- Recipes Home
- Interest Groups
Easy Quince Jelly Recipe
|Red apple peel||2 Pound|
|Sugar||1⁄7 Cup (2.29 tbs)|
Serving size: Complete recipe
Calories 2929 Calories from Fat 34
% Daily Value*
Total Fat 4 g6.3%
Saturated Fat 0.41 g2%
Trans Fat 0 g
Cholesterol 0 mg
Sodium 163.3 mg6.8%
Total Carbohydrates 729 g242.9%
Dietary Fiber 77.6 g310.3%
Sugars 28.5 g
Protein 16 g32.7%
Vitamin A 32.7% Vitamin C 1020.5%
Calcium 44.9% Iron 158.8%
*Based on a 2000 Calorie diet
Quarter and remove seeds and imperfections.
Slice seeded quince.
Add 3 3/4 quarts water and simmer covered for about 20 minutes, or until nearly soft.
Drain juice off into a cloth covered colander set over a bowl.
There should be about 8 1/2 cups juice.
Add the apple peel and 2 1/4 quarts water to the drained quince and simmer again about 20 minutes.
Drain in a jelly bag.
There should be about 9 more cups of juice.
Jelly may be made of the two lots of juice separately or the juice may be mixed.
Measure 4 or 5 cups of juice into a wide flat pan, add an equal amount of sugar, boil briskly for about 20 minutes or until the syrup gives the jelly test (runs off a metal spoon in two thick drops which Jam may be made from both pulp and juice of the fruit, or from the pulp only, or from pulp which has had part of the juice extracted The fruit is never found whole in jam.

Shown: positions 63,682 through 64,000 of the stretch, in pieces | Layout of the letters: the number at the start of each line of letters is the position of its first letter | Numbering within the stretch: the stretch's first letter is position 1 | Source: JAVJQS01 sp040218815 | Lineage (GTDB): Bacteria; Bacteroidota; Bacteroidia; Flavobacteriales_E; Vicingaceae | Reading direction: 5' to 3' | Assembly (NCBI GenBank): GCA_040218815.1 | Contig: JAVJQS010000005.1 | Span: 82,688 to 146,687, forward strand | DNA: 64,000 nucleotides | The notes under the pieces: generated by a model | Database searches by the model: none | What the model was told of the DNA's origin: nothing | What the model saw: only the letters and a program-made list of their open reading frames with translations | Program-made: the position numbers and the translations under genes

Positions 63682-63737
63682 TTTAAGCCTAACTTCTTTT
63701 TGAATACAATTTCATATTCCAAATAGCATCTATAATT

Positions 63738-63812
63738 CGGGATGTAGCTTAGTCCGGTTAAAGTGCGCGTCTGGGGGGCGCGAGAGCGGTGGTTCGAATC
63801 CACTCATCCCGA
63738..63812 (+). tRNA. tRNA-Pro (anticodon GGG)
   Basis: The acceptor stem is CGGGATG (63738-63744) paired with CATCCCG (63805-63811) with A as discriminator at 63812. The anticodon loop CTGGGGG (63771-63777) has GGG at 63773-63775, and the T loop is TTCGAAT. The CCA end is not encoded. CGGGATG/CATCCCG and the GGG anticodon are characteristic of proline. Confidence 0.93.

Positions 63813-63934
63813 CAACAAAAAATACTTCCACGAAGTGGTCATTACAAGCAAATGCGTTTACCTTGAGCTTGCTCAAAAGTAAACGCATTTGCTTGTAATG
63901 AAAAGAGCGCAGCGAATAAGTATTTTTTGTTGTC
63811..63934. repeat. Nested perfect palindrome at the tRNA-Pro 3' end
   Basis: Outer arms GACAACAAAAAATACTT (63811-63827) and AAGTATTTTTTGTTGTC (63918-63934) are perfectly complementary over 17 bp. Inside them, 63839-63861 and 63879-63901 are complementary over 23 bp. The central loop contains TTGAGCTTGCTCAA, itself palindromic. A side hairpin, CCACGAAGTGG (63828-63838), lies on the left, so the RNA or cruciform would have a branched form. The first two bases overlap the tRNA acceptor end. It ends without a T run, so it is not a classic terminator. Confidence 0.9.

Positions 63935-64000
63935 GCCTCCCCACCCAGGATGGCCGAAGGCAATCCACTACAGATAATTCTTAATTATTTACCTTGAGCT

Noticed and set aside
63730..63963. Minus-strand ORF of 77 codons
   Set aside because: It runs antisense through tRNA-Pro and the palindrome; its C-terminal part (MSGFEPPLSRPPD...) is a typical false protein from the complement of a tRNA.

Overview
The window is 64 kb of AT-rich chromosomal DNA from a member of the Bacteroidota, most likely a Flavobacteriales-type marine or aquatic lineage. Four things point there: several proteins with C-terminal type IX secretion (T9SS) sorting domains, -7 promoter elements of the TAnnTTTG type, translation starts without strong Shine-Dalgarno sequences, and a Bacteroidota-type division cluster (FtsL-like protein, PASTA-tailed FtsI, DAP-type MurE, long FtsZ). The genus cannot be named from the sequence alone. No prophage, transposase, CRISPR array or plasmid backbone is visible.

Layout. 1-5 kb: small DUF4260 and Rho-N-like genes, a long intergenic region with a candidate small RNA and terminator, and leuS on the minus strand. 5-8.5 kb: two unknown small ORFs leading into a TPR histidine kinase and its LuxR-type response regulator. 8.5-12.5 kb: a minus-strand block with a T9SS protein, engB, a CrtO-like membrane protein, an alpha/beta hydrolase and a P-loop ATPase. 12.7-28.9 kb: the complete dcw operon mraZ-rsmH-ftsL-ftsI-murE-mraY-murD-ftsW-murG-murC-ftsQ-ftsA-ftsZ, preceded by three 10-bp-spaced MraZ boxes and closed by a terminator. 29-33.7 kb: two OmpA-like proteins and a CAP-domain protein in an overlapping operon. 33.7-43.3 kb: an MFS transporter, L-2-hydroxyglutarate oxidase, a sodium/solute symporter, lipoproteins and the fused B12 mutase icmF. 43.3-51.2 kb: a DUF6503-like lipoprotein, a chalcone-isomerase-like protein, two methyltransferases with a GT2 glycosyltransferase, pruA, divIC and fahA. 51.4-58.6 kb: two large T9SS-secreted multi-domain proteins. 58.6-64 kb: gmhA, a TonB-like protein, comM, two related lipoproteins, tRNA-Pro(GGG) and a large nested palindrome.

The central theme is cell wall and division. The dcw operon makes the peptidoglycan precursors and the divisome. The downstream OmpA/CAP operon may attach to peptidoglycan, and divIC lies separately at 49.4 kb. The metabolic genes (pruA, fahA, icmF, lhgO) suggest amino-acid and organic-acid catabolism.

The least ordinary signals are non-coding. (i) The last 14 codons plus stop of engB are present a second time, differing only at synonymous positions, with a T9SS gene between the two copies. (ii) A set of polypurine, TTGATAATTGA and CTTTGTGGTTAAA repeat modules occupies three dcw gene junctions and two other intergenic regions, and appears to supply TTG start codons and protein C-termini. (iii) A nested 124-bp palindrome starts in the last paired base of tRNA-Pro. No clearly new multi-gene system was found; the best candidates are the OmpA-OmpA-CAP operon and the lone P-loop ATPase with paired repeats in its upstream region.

It is most frequently made from berries with the seeds left in or from fruits such as peaches and plums with the seeds removed.
Marmalade is a special type of jam.
Oranges, grapefruit and lemons are the fruits most frequently used.
The seeds are discarded but all the rest of the fruit, including the finely cut rind, is used.
Preserves contain whole fruit, in the case of small fruits like berries and cherries, or pieces of definite shape of larger fruits.
Whole, halved or sliced peaches are preserved.
The form of the fruit is preservd by cooking in a sugar syrup made either by sugaring the prepared fruit and allowing it to stand until the sugar and fruit juice form a syrup, or by preparing a heavy sugar-water syrup.
The former method gives a somewhat better flavor and a less intensely sweet product but the latter is useful for fruits that are very ripe.
By either method this is one of the simplest ways of preserving fruit.
These sweets add interest to meals when served with breads and hot breads, and many of them serve as a delicious accompaniment for meat.
They also make quick and attractive fillings for cake and a delightful sauce for ice creams and puddings.